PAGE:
If you have a lack of hobbies, you will usually notice this empty space that needs filling and will often make you feel a little hollow. Work is a wonderful thing to bury yourself in, as is family, and the two can absolutely make for a satisfying life. However, a hobby that you practice for fun and fascination can greatly color your life in a myriad of wonderful ways.
But why take part in a hobby? What is your intent behind that practice? There are any number of reasons behind taking up a hobby you enjoy.
- You might want to fill your mind with positive activities every day
- Get really good at something you enjoy
- Desire to develop in a manner that most pleases you
Are hobbies simply time fillers, something that is used to get out of the continual cycle of career and family? Or could it lead to something more? Could it enrich you in ways you might not have thought possible?
If you were asked to define the benefits you might find in a hobby, what might you say? That learning new skills such as speaking a new language is rewarding in its own right? You’d be right. That the social aspect of partaking in a hobby can gift you a real sense of a shared journey? You’d also be right on the money. However, one of the more subtle effects of certain hobbies is the patience and goodwill they can teach you. This can carry over to many different areas in life, and can truly illuminate your general day to day activities.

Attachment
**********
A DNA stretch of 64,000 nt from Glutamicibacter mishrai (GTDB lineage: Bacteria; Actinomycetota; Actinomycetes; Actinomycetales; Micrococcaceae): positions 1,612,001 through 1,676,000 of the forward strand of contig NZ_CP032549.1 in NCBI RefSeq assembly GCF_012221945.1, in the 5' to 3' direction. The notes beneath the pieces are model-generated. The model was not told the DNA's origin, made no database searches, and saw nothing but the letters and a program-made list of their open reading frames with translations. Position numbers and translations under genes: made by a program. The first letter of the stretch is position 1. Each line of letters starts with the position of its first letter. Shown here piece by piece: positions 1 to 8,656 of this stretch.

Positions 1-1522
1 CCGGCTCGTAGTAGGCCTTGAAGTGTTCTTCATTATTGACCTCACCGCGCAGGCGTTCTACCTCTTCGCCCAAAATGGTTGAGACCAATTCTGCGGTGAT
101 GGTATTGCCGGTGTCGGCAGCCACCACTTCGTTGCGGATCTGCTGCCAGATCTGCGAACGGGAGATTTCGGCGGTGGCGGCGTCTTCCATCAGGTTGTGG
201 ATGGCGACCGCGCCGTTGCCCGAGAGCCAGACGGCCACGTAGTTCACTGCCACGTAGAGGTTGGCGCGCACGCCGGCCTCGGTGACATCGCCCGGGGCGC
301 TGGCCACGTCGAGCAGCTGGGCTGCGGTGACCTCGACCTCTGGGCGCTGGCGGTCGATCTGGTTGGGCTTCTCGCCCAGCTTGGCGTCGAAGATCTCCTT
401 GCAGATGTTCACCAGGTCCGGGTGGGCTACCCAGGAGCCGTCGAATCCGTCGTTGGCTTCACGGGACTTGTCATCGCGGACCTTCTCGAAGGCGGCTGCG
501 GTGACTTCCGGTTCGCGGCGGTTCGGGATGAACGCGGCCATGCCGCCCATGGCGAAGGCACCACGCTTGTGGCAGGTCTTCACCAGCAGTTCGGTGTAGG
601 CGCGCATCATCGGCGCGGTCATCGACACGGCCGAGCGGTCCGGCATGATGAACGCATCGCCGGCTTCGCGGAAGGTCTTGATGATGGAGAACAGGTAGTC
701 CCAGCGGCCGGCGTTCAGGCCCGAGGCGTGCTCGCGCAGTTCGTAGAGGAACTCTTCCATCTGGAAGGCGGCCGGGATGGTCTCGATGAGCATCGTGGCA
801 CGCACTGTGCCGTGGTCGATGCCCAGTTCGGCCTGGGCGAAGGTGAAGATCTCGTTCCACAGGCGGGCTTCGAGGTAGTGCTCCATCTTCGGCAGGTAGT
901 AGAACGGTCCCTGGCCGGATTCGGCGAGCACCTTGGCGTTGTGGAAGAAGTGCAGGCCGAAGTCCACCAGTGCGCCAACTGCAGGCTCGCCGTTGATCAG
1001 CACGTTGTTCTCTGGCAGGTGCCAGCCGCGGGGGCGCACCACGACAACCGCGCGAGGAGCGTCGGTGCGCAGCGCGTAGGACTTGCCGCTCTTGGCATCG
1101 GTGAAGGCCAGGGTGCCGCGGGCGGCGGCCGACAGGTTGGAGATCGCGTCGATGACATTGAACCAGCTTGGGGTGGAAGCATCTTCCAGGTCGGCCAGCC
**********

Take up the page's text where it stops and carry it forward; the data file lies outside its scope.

The following hobbies are the most conducive to this, whilst also being incredibly rewarding in innumerable ways.
It might seem strange to see ‘tea’ on this list. Surely you could make a hobby out of consuming anything, review that product and then share in a community of like-minded aficionados? Well yes, but some hobbies encourage deeper thought and reflecting over the experience, and bring with them a ritual that could rival many other activities you take part in.
The art of tea drinking is something that has been practiced for thousands of years. It’s not difficult to understand why. The craft of creating tea from herbs, leaves, and many other ingredients has long since been a pinnacle of social cohesion, cultural and religious significance. In some religious doctrines around the world, the art of drinking tea is more about the meditation and the grace of social connection than it is comparing tasting notes. However, both sides are valid and could lend you a truly wonderful experience.
Tea is something that is intrinsically healthy, always soothing, and can serve as a wonderful lesson in patience and humility. For example, consider the centuries-old art of Japanese tea drinking. Here, a family or community will dress in their formal yet relaxing robes, culminate in a square formation around the border of a room. They will kneel down and pay respects to one another, and slowly serve the tea in cups custom crafting for and by each individual. The tea is slowly poured, and is slowly sipped on and consumed together in silence.